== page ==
Pinterest elevates the in-store shopping experience

What Next?

Never look foolish again with these smart pants

Creative technology studio Chaotic R&D has created a pair of pants that will text the wearer if their zipper is undone. Using invisible UI, the pants – aptly named ‘Notifly’, recognises when your zipper is up or down with the help of electronic fabric and thread. The button of the pants acts as an on/off switch for the sensory technology that alerts wearers if their zipper is down, and sends an alert to their phone. Wearable technology just keeps looking more and more appealing.

Pinterest elevates the in-store shopping experience

Pinterest has turned their virtual “Pin” button into a real physical version.  This real “Pin”, which shares the same functionality as its virtual counterpart, was created for a campaign in Brazil that lets people pin items in stores and save them immediately to virtual inspiration boards on Pinterest itself. The pin uses Bluetooth low energy (BLE) to connect with a “PinList” app that the shopper must download to his or her phone. This technology helps the pin locate the nearest person and connect with their app. Though the real life pin button looks a little bit goofy, it definitely puts a bit of novelty in the in-store shopping experience.

The might of the State of Origin reigns supreme

National Free to Air Station Audience
State of Origin Match – Wed Ch 9 2,610,000
State of Origin Post Match – Wed Ch 9 1,796,000
The Voice – Sun Ch 9 1,303,000
House Rules – Sun Ch 7 1,207,000
The Voice – Mon Ch 9 1,140,000
Masterchef Australia – Tues Ch 10 1,106,000
Masterchef Australia – Thurs Ch 10 1,091,000
State of Origin Post Match – Wed Ch 9 1,025,000
Masterchef Australia – Mon Ch 10 921,000
Masterchef Australia – Sun Ch 10 919,000
30/05 – 5/06


US Navy announces new Minion-esque, high tech diving helmet

The US Navy is developing a new diving helmet fitted with Divers Augmented Vision Display (DAVD), which is essentially a fancy underwater HUD. The helmet – closely resembling the minions from beloved children’s film Despicable Me – features a high-resolution, see-through head-up display embedded directly inside the diving helmet. It allows divers to get a real-time look at their location and dive site. The HUD also displays photos, diagrams, text messages and augmented reality videos.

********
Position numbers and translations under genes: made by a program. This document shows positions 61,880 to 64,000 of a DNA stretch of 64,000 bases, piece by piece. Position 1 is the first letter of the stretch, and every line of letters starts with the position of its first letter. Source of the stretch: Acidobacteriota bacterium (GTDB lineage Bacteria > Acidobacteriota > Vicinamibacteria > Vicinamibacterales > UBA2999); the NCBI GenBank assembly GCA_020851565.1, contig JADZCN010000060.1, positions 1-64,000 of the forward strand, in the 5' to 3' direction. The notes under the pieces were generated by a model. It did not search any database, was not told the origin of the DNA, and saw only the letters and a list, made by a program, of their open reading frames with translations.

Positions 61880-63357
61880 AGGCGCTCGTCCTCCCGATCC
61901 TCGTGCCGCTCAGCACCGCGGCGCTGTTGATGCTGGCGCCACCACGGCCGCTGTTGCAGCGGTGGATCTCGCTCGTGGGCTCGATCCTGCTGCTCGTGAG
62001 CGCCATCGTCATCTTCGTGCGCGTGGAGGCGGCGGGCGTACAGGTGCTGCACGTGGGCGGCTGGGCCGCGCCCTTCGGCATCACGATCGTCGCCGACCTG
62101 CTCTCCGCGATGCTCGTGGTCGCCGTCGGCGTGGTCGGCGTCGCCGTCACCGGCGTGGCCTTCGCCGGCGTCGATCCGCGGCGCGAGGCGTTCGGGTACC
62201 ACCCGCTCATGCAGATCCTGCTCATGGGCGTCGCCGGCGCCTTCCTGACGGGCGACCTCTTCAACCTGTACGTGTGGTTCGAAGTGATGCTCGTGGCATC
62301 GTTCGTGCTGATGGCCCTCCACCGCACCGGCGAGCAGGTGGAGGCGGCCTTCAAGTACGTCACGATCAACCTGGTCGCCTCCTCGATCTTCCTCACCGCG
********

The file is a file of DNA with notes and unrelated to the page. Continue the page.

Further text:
A pop-up shop for your pet

Earlier this week, pet company Bark & Co. launched a pop-up pet shop allowing pets to do their own shopping. The shop, named Bark Shop Live, opened in New York for only a week, and allowed dogs to shop for themselves using technology to help their human owners track what they like and don’t like. Whenever a dog played with a specific toy in the store, a Bark Shop belt they are made to wear interacts with RFID within the toy. It then sends radio signals to a mobile app on the smartphone of the dog’s owner, allowing them to see what their dog prefers playing with. The app also saves a recap of the pup’s playtime, and allows its owner to simply tap and purchase their dog’s favourite item, which can be shipped directly to their home.

Snickers surprises with interactive billboard

Snickers has continued their Marilyn Monroe creative from the Super Bowl campaign and translated it into an interactive billboard. Located on the streets of New York, the digital billboard shows the famed actress with her skirt blowing over a subway grate, staying in tune with the theme of the brand’s Super Bowl spot in February.  Erected in honour of Marilyn Monroe’s 90th birthday, the digital billboard flashes the original movie scene from  1955’s The Seven Year Itch at passersby. Though unassuming at first, the billboard has a sneaky facial recognition camera to gauge the reaction from passersby, and changes quickly when it detects people ogling the sexy clip a little too long. Watch the billboard in action below.


Björk stuns in Sydney with the help of VR

Last week, zany Icelandic singer Björk unveiled her new virtual reality exhibition in Sydney, with a five hour-long DJ set. The petite singer could barely be seen amongst an overwhelming amount of plants while she spun song after song. However, the real magic came when audiences put on their VR headsets during “Notget,” a song from her most recent album, Vulnicura, in which the HTC Vive virtual reality system and headset tracked the viewer throughout a square of the room, allowing you to move around the experience and for it to react to your presence. The interactive exhibit also featured four other digital experiences that centred on various music videos from the Icelandic artist. Björk Digital offers a peek of the imminent possibilities that could foster from the merge between art and virtual reality technology.

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